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New rules encourage urban agriculture

New rules designed to encourage small-scale urban agriculture in Encinitas received final approval by the City Council at its meeting on Wednesday, May 25.

The changes still must be approved by the California Coastal Commission, because they involve amendments to the city’s local coastal program, according to a city staff report.

But once they take effect, they are designed to make it easier and less costly to get a permit to grow produce for sale, to keep beehives and to set up a temporary farm stand to sell locally grown produce.

The new rules should also make it easier to start a community garden, such as a popular growing patch on Quail Gardens Drive.

“It’s a big milestone and I’m thrilled,” said Councilwoman Catherine Blakespear, who helped craft the ordinance as a member of the council’s urban agriculture subcommittee, along with Councilman Tony Kranz. “This is a regulatory path forward so we can have as much agriculture as possible in Encinitas.”

The council approved the urban agriculture ordinance on its second reading at the May 25 meeting. The ordinance was introduced at a meeting on May 11, when it was approved on a 3-2 vote of the council, with Blakespear, Kranz and Councilwoman Lisa Shaffer in support, and Mayor Kristin Gaspar and Councilman Mark Muir opposed. Gaspar and Muir also voted against the ordinance at its second reading on May 25.

Also at the May 25 meeting, the council approved without discussion relaxed permitting requirements for grading related to agricultural operations. Those changes also must be approved by the Coastal Commission, according to the staff report.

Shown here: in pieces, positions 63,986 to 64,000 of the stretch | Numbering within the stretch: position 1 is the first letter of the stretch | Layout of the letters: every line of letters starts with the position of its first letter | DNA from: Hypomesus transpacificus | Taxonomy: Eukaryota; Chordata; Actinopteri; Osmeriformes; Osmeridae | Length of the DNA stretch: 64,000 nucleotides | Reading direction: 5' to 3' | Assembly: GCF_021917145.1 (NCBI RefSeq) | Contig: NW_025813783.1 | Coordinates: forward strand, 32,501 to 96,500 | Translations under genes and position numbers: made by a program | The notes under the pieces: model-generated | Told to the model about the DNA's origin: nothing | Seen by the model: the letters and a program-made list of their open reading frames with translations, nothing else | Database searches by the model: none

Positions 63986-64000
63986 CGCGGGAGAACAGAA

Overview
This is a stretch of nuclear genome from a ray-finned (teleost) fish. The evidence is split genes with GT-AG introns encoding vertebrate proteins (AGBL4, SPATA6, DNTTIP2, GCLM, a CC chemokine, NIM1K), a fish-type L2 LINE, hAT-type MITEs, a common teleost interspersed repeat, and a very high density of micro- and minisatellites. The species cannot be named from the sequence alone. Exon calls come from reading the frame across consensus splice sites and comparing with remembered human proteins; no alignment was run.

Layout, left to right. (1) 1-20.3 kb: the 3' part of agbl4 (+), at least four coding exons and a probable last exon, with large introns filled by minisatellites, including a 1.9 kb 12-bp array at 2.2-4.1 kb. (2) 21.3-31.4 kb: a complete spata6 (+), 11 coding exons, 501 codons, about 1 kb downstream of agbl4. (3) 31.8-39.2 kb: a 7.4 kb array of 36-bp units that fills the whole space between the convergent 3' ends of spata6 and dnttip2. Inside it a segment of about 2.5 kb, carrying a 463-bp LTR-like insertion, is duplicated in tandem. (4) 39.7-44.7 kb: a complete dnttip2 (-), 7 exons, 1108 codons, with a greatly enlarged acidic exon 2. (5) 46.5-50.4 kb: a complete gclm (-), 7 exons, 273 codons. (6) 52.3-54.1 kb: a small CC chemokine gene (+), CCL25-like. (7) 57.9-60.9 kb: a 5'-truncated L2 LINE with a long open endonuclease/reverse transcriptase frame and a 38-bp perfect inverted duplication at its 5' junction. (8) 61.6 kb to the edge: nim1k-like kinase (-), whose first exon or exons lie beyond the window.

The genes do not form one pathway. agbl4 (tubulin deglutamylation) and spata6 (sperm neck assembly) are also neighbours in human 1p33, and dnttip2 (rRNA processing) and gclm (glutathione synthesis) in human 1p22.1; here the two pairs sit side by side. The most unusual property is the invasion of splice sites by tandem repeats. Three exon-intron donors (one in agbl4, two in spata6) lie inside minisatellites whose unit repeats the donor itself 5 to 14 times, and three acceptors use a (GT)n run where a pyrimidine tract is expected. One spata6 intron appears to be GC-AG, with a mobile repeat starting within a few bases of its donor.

The urban agriculture ordinance allows those who want to grow and sell produce to obtain an agriculture permit for $250, rather than the $1,600 for a minor use permit that is currently required. No permit is needed to set up a farm stand that is open 12 or fewer hours per week, and that takes up less than 120 square feet.

Laurel Mehl, owner of the Coral Tree Farm and Nursery, which offers locally produced fruits, vegetables and eggs, said she is not sure the ordinance will lead to more agriculture in Encinitas, which has lost many farms due to upward pressure on land values. But she believes the new rules are a step in the right direction.

“I think it’s a nice thing the city has done to encourage local food production, which is important for lowering our carbon footprint and having nutritious food for the community,” she said. “I’m grateful to all of them for working so diligently on it.”

The ordinance has been in the works for more than two years. Along with the rules on permits and farm stands, the ordinance will allow people in residential zones to keep up to two bee hives, as long as they are at least 35 feet from neighboring homes.

That provision proved to be a sticking point for Mayor Gaspar and Councilman Muir, who said at the May 11 hearing that they were concerned about the safety risks posed by the hives, especially for those allergic to bee stings. Gaspar also said the farm stands could be a source of neighborhood conflict and aesthetic issues. (Attempts to reach Gaspar for comment for this story by press-time were unsuccessful.)

But their council colleagues said wild bees are already present in the community, so the ordinance doesn’t necessarily increase the risk.

And Blakespear said it is impossible to eliminate all risks, such as those related to driving, swimming or neighborhood dogs.

“You could also be at risk with a pit bull next door, the government doesn’t forbid that, and pit bulls don’t pollinate food sources,” she said.

Blakespear said she hopes people will come forward with plans for agricultural ventures, whether small farms to replace those that have moved away, or another community garden. The existing community garden on Quail Gardens Drive took about six years to get up and running, in large measure because of bureaucratic hurdles imposed by the city, she said.

The urban agriculture ordinance places Encinitas in the “vanguard” of a movement toward locally grown food, Blakespear said. “It’s right in line with the personality of Encinitas and the direction we want to go in the future.”


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